When I look into my crystal ball to see the future for Heathrow I see:

a) the increased cost of fuel combined with greater environmental consciousness resulting in no long-term growth in air travel by UK residents;

(b) a decline in the number of international transfer passengers as a result of the increase in direct flights between North America and the rest of the world as more long haul planes enter service;

(c) a reduction in passengers using Heathrow. Another airport for south-east England is inappropriate because it will be less accessible for the majority of people living in the south-east than the existing airports.

Improving the rail access to Heathrow from the rest of UK, starting with a good rail link to Reading (and hence to the south-west), would be a cause more worthy of support.

  • John Ratsey, 56 Okebourne Park, Swindon

High speed rail lines must link up

I was surprised to see a map of the 1947 motorway proposals included in the report on HS2 (NCE 4 March) but then, on reading the report, the lack of joined up thinking became apparent.

The proposed route and configuration at the Birmingham end seem sound enough, though the requirement to cost justify the Parkway Station near the National Exhibition Centre is not as the need for this station is self-evident.

The proposed new station in central Birmingham, however, is not so obviously justifiable, but it does make clear why the city has been so dilatory over the Eastside regeneration.

So, while Birmingham Eastside should end up like a dog’s dinner, the London proposals are more like a dog’s breakfast. The tardy proposal for a link with Crossrail demonstrates that we have no overall rail strategy and that the proposed terminus at Euston is absolutely wrong.

The glaring error, however, is the lack of a direct link to HS1 and the Continent. It is not just the citizens of Birmingham who will be deprived of this but the whole of the Midlands, the north of England, and Scotland.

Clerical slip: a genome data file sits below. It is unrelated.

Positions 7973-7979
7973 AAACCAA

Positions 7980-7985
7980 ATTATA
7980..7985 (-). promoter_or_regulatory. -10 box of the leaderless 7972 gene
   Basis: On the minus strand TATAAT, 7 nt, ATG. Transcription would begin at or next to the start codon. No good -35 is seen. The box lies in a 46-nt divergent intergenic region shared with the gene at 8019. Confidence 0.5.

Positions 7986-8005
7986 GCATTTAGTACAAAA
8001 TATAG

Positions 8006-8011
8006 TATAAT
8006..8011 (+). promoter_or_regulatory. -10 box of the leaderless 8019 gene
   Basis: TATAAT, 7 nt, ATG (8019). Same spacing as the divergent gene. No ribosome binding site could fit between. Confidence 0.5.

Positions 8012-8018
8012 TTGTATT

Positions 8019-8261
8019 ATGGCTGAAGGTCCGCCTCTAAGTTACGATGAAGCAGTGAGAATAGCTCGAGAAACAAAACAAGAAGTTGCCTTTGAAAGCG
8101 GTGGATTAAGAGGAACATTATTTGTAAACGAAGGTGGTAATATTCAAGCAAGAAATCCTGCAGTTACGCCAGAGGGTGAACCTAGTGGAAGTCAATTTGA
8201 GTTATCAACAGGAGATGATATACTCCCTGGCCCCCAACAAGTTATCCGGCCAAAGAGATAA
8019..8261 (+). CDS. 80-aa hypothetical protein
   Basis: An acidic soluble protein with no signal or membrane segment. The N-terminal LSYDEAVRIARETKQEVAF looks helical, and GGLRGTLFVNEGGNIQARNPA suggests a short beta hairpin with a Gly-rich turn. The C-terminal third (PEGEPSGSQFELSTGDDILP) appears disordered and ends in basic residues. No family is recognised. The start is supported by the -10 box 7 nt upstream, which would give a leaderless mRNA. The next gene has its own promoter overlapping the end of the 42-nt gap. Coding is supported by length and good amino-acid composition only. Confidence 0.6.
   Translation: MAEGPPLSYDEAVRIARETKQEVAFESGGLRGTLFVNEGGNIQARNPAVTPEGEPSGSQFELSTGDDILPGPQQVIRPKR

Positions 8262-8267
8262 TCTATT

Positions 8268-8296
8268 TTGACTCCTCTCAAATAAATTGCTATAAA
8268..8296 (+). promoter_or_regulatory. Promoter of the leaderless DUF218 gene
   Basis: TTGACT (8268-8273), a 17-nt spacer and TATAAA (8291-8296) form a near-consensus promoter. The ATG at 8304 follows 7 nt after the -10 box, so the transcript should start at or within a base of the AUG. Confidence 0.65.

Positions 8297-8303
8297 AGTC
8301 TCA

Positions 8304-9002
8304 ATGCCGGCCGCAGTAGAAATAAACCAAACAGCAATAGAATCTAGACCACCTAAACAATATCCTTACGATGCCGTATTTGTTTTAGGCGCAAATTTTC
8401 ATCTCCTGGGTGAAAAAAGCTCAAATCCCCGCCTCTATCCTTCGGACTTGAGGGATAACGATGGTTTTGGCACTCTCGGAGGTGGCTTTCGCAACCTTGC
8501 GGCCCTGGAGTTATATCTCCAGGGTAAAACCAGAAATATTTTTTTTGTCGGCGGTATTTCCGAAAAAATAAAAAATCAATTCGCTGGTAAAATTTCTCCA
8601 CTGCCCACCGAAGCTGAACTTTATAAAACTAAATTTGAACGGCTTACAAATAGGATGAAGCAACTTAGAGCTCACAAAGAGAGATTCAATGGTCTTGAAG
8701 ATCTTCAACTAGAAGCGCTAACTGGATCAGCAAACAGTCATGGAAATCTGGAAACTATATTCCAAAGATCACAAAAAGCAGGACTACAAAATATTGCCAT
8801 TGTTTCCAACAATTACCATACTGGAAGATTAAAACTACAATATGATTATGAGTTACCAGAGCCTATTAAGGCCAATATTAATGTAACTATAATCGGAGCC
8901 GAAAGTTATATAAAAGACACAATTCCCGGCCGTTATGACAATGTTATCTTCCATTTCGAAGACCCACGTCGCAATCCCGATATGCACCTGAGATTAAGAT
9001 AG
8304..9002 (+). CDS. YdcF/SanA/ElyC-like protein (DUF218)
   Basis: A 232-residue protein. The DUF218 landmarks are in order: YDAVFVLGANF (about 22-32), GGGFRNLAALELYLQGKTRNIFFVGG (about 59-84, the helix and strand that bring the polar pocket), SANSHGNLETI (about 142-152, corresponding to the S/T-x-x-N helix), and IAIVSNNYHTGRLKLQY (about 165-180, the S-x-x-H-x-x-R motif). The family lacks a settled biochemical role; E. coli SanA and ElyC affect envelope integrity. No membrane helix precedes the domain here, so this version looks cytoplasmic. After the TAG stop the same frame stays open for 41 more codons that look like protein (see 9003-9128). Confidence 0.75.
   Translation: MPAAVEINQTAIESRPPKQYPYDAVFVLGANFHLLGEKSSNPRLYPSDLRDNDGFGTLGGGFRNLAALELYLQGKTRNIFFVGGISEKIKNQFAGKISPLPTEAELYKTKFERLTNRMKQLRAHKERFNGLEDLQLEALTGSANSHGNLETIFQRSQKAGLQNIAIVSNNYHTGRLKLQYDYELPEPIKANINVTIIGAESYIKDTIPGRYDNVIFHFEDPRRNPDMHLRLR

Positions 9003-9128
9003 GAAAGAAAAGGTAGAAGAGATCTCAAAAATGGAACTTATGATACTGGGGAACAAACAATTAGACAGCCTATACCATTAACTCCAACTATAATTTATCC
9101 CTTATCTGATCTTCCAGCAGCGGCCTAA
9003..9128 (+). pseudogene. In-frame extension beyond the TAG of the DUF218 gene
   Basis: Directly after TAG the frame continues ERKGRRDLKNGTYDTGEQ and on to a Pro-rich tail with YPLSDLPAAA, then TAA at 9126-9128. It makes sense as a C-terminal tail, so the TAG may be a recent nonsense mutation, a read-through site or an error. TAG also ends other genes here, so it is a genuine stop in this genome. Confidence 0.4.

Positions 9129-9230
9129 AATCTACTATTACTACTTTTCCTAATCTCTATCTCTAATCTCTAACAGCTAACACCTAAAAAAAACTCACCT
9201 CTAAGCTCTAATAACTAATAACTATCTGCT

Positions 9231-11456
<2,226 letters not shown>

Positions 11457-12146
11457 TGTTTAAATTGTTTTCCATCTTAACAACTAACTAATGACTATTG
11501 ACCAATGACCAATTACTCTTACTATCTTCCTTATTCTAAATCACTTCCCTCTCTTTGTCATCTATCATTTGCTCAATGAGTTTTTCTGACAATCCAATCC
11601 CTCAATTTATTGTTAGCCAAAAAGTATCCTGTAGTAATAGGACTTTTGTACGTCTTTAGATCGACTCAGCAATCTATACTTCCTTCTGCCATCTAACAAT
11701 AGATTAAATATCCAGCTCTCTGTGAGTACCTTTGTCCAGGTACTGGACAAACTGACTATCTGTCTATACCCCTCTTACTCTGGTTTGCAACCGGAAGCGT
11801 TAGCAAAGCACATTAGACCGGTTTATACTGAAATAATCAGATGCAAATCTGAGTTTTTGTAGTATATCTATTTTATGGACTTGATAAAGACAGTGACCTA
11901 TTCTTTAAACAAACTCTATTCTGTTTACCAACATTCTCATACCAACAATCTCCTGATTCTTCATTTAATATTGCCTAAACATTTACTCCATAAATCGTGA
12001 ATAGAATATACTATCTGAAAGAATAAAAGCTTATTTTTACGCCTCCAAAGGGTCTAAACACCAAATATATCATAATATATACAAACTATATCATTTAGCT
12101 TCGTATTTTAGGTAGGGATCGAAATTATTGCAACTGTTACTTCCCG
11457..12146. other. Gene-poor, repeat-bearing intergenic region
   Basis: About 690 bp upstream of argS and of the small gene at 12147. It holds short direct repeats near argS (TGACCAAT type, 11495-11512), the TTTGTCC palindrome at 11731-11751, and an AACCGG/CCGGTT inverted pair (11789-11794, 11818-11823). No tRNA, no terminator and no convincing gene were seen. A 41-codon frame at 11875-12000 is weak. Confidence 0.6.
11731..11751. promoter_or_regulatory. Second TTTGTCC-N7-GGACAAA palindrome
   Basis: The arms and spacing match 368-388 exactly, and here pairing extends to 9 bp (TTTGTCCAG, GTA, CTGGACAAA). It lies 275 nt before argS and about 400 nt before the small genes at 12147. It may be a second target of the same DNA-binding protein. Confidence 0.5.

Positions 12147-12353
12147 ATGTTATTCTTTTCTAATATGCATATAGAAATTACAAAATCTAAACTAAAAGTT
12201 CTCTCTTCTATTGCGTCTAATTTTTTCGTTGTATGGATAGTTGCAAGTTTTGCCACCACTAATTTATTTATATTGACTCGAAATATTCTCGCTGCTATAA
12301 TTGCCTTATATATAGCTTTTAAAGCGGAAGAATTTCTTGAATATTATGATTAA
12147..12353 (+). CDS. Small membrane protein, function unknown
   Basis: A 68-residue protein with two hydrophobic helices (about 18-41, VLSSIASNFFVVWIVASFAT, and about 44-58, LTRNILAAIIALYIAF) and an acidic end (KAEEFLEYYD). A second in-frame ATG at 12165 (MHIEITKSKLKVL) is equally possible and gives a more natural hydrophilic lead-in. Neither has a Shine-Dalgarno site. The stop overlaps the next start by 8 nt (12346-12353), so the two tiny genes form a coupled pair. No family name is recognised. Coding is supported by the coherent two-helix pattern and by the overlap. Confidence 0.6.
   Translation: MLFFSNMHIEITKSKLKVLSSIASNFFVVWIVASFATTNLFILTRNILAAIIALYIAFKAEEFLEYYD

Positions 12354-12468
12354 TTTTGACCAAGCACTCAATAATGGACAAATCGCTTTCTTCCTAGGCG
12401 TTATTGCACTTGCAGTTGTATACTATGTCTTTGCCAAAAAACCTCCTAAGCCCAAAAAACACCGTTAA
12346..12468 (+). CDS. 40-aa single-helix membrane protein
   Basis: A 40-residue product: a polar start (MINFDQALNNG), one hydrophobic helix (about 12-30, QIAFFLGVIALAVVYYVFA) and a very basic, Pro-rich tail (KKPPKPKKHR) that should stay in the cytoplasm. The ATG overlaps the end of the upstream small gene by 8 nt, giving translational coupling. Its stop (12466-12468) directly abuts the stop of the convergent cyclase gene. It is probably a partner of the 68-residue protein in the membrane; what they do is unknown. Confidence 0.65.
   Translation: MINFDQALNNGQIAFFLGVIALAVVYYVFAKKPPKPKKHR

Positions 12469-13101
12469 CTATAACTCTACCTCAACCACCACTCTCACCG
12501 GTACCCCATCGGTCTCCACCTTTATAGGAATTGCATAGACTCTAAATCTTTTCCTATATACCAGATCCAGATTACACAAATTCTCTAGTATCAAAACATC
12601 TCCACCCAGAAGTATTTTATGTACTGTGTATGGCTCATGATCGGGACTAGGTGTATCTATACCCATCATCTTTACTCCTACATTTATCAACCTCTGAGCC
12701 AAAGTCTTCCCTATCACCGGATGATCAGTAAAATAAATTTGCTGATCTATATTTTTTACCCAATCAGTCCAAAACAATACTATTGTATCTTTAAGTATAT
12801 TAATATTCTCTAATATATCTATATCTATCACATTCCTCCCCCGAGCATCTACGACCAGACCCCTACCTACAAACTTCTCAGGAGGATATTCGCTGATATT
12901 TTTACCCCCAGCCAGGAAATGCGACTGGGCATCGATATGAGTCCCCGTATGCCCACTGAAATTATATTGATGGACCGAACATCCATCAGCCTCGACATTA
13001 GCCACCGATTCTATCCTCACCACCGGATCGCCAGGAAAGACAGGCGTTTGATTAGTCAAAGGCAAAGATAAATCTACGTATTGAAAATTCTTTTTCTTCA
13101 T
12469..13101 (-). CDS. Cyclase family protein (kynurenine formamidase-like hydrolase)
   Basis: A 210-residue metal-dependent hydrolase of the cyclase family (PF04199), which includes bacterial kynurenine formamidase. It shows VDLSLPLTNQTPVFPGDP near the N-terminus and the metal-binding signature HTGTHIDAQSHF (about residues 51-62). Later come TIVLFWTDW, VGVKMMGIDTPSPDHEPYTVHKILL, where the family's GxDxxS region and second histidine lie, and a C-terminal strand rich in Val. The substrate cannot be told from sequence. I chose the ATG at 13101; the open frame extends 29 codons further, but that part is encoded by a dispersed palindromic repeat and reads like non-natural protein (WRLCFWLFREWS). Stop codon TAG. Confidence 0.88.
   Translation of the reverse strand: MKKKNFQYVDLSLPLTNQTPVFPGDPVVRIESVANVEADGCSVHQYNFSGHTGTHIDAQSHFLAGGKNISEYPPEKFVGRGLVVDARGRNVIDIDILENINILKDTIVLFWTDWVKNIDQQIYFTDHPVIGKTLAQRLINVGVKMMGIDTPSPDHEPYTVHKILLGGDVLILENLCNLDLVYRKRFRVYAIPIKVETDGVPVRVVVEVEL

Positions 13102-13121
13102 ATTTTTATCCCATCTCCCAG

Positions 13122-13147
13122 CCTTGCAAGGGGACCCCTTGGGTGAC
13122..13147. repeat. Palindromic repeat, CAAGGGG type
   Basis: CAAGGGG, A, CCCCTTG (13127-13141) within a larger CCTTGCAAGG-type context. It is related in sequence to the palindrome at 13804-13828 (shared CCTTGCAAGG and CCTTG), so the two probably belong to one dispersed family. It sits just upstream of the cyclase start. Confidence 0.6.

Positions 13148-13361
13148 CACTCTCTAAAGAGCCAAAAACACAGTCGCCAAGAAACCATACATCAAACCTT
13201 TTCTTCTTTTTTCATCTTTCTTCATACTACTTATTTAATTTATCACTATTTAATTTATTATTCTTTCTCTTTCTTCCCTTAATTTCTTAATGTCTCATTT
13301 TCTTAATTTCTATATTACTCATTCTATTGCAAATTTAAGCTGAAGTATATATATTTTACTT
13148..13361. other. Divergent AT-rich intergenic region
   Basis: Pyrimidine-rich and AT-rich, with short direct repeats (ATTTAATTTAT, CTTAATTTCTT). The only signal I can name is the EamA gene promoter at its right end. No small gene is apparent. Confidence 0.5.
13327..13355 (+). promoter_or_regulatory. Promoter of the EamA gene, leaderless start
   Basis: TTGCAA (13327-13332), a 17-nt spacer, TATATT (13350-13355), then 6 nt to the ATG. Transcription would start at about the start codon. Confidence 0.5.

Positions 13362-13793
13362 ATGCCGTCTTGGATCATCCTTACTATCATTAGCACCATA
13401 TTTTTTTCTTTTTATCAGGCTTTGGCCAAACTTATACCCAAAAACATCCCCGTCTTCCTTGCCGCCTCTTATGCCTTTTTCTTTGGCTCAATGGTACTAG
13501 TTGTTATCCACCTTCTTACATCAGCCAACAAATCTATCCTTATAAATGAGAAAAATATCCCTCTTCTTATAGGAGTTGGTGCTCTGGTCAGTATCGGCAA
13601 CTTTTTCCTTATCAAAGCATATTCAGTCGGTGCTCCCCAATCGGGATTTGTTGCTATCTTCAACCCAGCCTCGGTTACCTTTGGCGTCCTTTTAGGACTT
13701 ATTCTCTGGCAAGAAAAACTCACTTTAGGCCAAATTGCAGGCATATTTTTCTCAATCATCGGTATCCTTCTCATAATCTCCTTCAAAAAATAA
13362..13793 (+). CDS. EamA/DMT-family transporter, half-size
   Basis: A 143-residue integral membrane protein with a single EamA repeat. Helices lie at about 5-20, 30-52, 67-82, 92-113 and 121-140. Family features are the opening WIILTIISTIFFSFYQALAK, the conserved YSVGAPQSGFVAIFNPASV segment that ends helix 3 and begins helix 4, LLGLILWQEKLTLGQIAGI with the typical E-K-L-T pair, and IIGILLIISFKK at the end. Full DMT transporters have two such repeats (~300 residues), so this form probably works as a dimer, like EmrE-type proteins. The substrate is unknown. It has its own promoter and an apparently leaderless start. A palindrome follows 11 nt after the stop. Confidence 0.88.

Alternative solutions abound − for example St Pancras could be further adapted to become the London terminus for HS2 alongside HS1 with local services diverted to Euston and King’s Cross.

The best solution, however, must be to link up HS1 directly with HS2 and while the report states this to be self-evident, it is not part of the recommended “strategy”. Without this direct link to the continental network we cannot say that we even have a strategy for high speed rail.

  • Peter Styles, Kingsbury, peter_styles@msn.com

Shoreham shows our worst side

Shoreham toll bridge seems to be the butt of some inappropriate accolades by starry-eyed judges in yourreview of the Historic Bridges and Infrastructure Awards(NCE 4 March). The terms used include “structural modelling”, “skilfully and sympathetically restored” and “a radically improved user experience” − whatever that means.

Let’s get pragmatic − it’s an old timber staithe built by practical tradesmen to a form which we now find attractive. Now look what 21st Century “engineers” have done.

New timbers standing out like a sore thumb; unsightly and unnecessary clumsy steel clamps which appear to be a ponderous development of the Neanderthal jubilee clip; no attempt to distress new timber to match the old; a fundamental change to the elevation.

Is this lack of detailed engineering inventiveness and skill the best that today’s engineers can come up with? The new works are a travesty. The “Old Man” must be laughing in his grave.

  • Geoffrey D Thornton (M), consulting engineer, Ivy Farm, Little Hucklow, Buxton, SK17 8RT

Mental health needs due concern

It was good to read Trevor Walker emphasizing “health” − the forgotten aspect of health and safety (Letters 4 March). Even some of the Institution’s own literature treats “health and safety” as a singular noun, and the public certainly does.

It is important to think again of safety and health as separate issues, both of which should be intrinsic concerns of good management.

Much progress has been made on construction sites over the past 15 years, as respect for safety has led to a stronger sense of co-operation, mutual responsibility, and teamworking. A proper concern for mental as well as physical health is still needed, and this must exist alongside an intelligent and imaginative concern for site safety.

Paying lip service to health and safety is dangerous, because people think they can fill in a form, put it in a pigeonhole, and stop thinking about it. If short-sighted individuals place too much emphasis on doing more for less, mental health especially will be jeopardised.

  • Paul McCombie (M), head of civil engineering, Department of Architecture and Civil Engineering, University of Bath, Bath BA2 7AY

Your views & opinion

NCE welcomes letters from readers. We attempt to print as many as possible, which means letters longer than 200 words are likely tobecondensed.

The Editor, NCE,
1st Floor, Greater
London House,
Hampstead Road,
London NW1 7EJ

email:nceedit@emap.com